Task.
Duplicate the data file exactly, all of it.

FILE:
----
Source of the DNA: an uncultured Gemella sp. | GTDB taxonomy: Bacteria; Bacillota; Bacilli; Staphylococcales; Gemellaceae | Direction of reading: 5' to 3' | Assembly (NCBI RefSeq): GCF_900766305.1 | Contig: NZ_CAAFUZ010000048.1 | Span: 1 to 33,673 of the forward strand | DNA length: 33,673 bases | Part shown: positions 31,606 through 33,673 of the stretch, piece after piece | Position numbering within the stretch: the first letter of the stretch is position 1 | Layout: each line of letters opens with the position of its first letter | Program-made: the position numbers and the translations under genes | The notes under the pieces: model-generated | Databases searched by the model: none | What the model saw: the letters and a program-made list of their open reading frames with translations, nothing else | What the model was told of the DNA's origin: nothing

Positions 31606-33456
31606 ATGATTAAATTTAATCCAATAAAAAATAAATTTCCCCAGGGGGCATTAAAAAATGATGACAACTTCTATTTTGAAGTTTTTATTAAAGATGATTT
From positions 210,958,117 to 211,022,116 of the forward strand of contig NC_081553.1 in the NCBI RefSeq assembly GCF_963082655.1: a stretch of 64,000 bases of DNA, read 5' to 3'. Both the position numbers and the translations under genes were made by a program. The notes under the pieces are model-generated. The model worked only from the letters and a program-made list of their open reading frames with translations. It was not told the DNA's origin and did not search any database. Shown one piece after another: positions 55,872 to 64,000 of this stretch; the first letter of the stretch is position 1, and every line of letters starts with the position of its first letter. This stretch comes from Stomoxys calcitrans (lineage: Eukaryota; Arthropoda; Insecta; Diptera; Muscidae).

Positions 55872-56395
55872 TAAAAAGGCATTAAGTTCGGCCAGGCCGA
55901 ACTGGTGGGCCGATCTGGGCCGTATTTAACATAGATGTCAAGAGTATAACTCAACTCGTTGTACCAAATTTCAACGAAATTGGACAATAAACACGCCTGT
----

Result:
Source of the DNA: an uncultured Gemella sp. | GTDB taxonomy: Bacteria; Bacillota; Bacilli; Staphylococcales; Gemellaceae | Direction of reading: 5' to 3' | Assembly (NCBI RefSeq): GCF_900766305.1 | Contig: NZ_CAAFUZ010000048.1 | Span: 1 to 33,673 of the forward strand | DNA length: 33,673 bases | Part shown: positions 31,606 through 33,673 of the stretch, piece after piece | Position numbering within the stretch: the first letter of the stretch is position 1 | Layout: each line of letters opens with the position of its first letter | Program-made: the position numbers and the translations under genes | The notes under the pieces: model-generated | Databases searched by the model: none | What the model saw: the letters and a program-made list of their open reading frames with translations, nothing else | What the model was told of the DNA's origin: nothing

Positions 31606-33456
31606 ATGATTAAATTTAATCCAATAAAAAATAAATTTCCCCAGGGGGCATTAAAAAATGATGACAACTTCTATTTTGAAGTTTTTATTAAAGATGATTT
From positions 210,958,117 to 211,022,116 of the forward strand of contig NC_081553.1 in the NCBI RefSeq assembly GCF_963082655.1: a stretch of 64,000 bases of DNA, read 5' to 3'. Both the position numbers and the translations under genes were made by a program. The notes under the pieces are model-generated. The model worked only from the letters and a program-made list of their open reading frames with translations. It was not told the DNA's origin and did not search any database. Shown one piece after another: positions 55,872 to 64,000 of this stretch; the first letter of the stretch is position 1, and every line of letters starts with the position of its first letter. This stretch comes from Stomoxys calcitrans (lineage: Eukaryota; Arthropoda; Insecta; Diptera; Muscidae).

Positions 55872-56395
55872 TAAAAAGGCATTAAGTTCGGCCAGGCCGA
55901 ACTGGTGGGCCGATCTGGGCCGTATTTAACATAGATGTCAAGAGTATAACTCAACTCGTTGTACCAAATTTCAACGAAATTGGACAATAAACACGCCTGT